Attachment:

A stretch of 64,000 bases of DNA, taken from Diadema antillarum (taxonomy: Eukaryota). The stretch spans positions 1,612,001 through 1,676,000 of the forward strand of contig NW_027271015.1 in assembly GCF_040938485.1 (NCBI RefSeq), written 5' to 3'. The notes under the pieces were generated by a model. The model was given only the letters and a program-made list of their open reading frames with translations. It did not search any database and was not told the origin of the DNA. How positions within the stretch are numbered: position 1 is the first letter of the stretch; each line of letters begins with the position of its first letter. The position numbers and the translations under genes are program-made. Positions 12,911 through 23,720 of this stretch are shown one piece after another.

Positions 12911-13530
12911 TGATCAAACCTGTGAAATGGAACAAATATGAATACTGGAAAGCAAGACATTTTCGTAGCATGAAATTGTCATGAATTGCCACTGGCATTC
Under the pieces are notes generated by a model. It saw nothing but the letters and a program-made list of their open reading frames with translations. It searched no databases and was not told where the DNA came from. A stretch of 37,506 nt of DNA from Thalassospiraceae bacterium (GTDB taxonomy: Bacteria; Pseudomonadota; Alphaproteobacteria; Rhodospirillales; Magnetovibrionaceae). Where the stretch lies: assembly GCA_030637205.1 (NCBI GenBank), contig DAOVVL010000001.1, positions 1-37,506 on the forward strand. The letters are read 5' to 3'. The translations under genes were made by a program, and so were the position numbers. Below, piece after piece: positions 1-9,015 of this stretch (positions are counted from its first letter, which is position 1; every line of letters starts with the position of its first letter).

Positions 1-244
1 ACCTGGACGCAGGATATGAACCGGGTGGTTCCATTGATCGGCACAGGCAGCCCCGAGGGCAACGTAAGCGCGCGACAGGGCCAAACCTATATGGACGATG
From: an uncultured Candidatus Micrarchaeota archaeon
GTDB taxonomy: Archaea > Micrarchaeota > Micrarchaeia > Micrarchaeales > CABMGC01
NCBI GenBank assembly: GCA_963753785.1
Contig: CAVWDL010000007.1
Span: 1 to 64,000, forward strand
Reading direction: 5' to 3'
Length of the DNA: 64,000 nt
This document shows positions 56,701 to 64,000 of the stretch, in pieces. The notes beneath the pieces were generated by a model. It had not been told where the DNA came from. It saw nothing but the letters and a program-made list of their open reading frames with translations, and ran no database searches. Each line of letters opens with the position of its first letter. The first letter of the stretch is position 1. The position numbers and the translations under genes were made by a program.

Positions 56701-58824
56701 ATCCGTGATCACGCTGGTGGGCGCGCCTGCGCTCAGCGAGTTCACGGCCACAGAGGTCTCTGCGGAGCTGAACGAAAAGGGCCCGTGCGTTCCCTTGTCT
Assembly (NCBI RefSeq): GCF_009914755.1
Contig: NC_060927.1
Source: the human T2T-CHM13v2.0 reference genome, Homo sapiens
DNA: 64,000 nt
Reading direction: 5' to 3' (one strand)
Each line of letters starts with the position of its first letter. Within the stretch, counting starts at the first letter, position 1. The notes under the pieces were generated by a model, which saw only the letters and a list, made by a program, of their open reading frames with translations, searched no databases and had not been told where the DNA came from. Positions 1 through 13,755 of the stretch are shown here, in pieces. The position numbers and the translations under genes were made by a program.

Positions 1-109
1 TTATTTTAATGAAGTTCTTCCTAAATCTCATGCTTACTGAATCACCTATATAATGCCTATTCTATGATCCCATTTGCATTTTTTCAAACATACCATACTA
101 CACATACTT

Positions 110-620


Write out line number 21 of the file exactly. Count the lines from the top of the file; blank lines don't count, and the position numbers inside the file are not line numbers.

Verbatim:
Reading direction: 5' to 3' (one strand)